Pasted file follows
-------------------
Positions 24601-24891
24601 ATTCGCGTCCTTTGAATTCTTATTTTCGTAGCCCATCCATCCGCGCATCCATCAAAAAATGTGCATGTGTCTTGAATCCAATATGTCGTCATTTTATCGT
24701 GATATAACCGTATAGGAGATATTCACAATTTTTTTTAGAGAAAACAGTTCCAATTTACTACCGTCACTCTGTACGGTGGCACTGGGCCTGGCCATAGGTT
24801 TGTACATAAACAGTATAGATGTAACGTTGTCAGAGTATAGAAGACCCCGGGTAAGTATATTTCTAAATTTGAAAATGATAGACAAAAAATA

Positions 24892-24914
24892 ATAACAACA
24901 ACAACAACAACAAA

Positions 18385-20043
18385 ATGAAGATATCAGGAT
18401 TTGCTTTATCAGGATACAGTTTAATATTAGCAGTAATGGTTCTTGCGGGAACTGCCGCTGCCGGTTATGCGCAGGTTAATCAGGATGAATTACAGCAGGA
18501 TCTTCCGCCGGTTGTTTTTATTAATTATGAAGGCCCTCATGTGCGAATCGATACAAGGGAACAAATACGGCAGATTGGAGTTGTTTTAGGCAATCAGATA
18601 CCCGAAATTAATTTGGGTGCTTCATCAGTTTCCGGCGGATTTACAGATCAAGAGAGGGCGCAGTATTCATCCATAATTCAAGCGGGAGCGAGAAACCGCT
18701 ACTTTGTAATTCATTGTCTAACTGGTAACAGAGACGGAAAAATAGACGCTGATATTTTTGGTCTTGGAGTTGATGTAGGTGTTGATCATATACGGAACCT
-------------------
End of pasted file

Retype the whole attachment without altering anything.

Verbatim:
Positions 24601-24891
24601 ATTCGCGTCCTTTGAATTCTTATTTTCGTAGCCCATCCATCCGCGCATCCATCAAAAAATGTGCATGTGTCTTGAATCCAATATGTCGTCATTTTATCGT
24701 GATATAACCGTATAGGAGATATTCACAATTTTTTTTAGAGAAAACAGTTCCAATTTACTACCGTCACTCTGTACGGTGGCACTGGGCCTGGCCATAGGTT
24801 TGTACATAAACAGTATAGATGTAACGTTGTCAGAGTATAGAAGACCCCGGGTAAGTATATTTCTAAATTTGAAAATGATAGACAAAAAATA

Positions 24892-24914
24892 ATAACAACA
24901 ACAACAACAACAAA

Positions 18385-20043
18385 ATGAAGATATCAGGAT
18401 TTGCTTTATCAGGATACAGTTTAATATTAGCAGTAATGGTTCTTGCGGGAACTGCCGCTGCCGGTTATGCGCAGGTTAATCAGGATGAATTACAGCAGGA
18501 TCTTCCGCCGGTTGTTTTTATTAATTATGAAGGCCCTCATGTGCGAATCGATACAAGGGAACAAATACGGCAGATTGGAGTTGTTTTAGGCAATCAGATA
18601 CCCGAAATTAATTTGGGTGCTTCATCAGTTTCCGGCGGATTTACAGATCAAGAGAGGGCGCAGTATTCATCCATAATTCAAGCGGGAGCGAGAAACCGCT
18701 ACTTTGTAATTCATTGTCTAACTGGTAACAGAGACGGAAAAATAGACGCTGATATTTTTGGTCTTGGAGTTGATGTAGGTGTTGATCATATACGGAACCT